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The completed roasts are labeled and dated, and ready to be delivered or sorted and sealed into smaller bags.

I very much enjoyed hanging out with Jason. He does incredible work, and his passion for coffee and everything about it shows through his willingness to talk about it and teach it. We’ve been sampling a number of his roasts at home, and have loved every one of them. If you haven’t tried his coffee yet, do so soon. Look up his website (thunderkisscoffee.com) for a list of where to purchase his beans or which restaurants are serving them.

Photos: Latitude 41′s new fall menu

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Last week, the Mrs. and I were invited to sample Latitude 41′s new fall menu. The night was hosted by Chef Michael Koenig, who took over as executive chef a few months back.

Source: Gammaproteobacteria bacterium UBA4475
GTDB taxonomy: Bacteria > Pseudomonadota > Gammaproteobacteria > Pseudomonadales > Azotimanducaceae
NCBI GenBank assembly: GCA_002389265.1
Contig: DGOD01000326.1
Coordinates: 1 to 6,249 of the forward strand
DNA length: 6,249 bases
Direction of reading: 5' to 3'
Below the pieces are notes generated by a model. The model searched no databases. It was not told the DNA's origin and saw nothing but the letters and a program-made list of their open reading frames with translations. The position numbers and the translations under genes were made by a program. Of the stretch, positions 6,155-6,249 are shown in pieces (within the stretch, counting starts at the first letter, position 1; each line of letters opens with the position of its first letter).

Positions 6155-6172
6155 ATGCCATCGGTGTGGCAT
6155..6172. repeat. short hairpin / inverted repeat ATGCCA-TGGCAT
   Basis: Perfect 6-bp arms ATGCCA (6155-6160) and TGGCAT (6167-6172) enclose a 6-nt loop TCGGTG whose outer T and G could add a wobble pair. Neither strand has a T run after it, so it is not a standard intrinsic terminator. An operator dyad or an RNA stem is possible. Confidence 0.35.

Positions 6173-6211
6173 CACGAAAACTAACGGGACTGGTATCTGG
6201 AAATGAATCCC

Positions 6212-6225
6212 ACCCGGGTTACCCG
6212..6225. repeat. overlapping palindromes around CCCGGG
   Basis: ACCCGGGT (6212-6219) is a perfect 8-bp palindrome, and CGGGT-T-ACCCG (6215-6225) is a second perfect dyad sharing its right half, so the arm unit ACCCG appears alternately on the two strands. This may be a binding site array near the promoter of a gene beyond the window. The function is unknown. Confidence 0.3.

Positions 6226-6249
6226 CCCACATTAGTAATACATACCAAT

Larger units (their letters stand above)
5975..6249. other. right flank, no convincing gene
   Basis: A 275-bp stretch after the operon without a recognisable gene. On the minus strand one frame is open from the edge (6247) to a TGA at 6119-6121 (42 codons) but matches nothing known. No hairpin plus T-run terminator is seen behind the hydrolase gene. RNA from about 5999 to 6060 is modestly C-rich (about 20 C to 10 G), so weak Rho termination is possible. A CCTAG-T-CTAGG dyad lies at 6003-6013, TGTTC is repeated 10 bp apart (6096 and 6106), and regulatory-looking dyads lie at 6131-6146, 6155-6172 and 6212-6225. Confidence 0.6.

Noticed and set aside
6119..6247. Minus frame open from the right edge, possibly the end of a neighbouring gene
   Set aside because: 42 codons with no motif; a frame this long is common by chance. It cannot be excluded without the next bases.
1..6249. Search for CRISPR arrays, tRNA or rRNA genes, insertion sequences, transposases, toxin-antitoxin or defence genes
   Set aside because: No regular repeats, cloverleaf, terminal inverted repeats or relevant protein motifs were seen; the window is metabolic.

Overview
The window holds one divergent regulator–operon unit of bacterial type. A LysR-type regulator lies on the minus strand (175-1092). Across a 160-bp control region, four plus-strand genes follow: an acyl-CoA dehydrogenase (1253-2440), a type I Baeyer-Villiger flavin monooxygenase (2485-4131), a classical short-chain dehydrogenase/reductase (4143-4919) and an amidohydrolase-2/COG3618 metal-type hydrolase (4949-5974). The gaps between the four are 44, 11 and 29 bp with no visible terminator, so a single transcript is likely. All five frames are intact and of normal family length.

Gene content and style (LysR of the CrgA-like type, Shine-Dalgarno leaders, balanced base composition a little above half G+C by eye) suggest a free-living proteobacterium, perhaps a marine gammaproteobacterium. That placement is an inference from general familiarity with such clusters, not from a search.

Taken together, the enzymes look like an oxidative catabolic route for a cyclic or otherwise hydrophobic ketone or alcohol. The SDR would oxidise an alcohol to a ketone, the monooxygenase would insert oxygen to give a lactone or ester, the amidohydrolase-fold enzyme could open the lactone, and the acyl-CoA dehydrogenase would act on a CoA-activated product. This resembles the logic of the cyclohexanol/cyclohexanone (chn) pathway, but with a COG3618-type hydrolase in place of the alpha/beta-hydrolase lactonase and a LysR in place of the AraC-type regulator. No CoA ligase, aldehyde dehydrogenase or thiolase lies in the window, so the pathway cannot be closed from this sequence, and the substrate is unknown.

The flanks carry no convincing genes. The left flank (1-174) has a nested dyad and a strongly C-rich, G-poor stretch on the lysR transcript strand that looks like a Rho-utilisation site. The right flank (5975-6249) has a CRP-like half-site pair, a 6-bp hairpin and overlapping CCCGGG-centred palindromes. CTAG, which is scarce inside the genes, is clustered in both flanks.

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We started with appetizers of bacon popcorn. Popcorn = yes. Bacon = very yes.

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We also started with an assortment of jams, butters, and pates, most notably the maple butter (made with Snowville cream) and the bacon butter.

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Plus olives and bread.

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Chef Michael also treated us to some of his lamb bacon, made with Bluescreek lamb and seasoned with cumin, nutmeg, cayenne, cinnamon, and maple syrup. Very, very delicious.

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He then served us a hearty banana squash soup.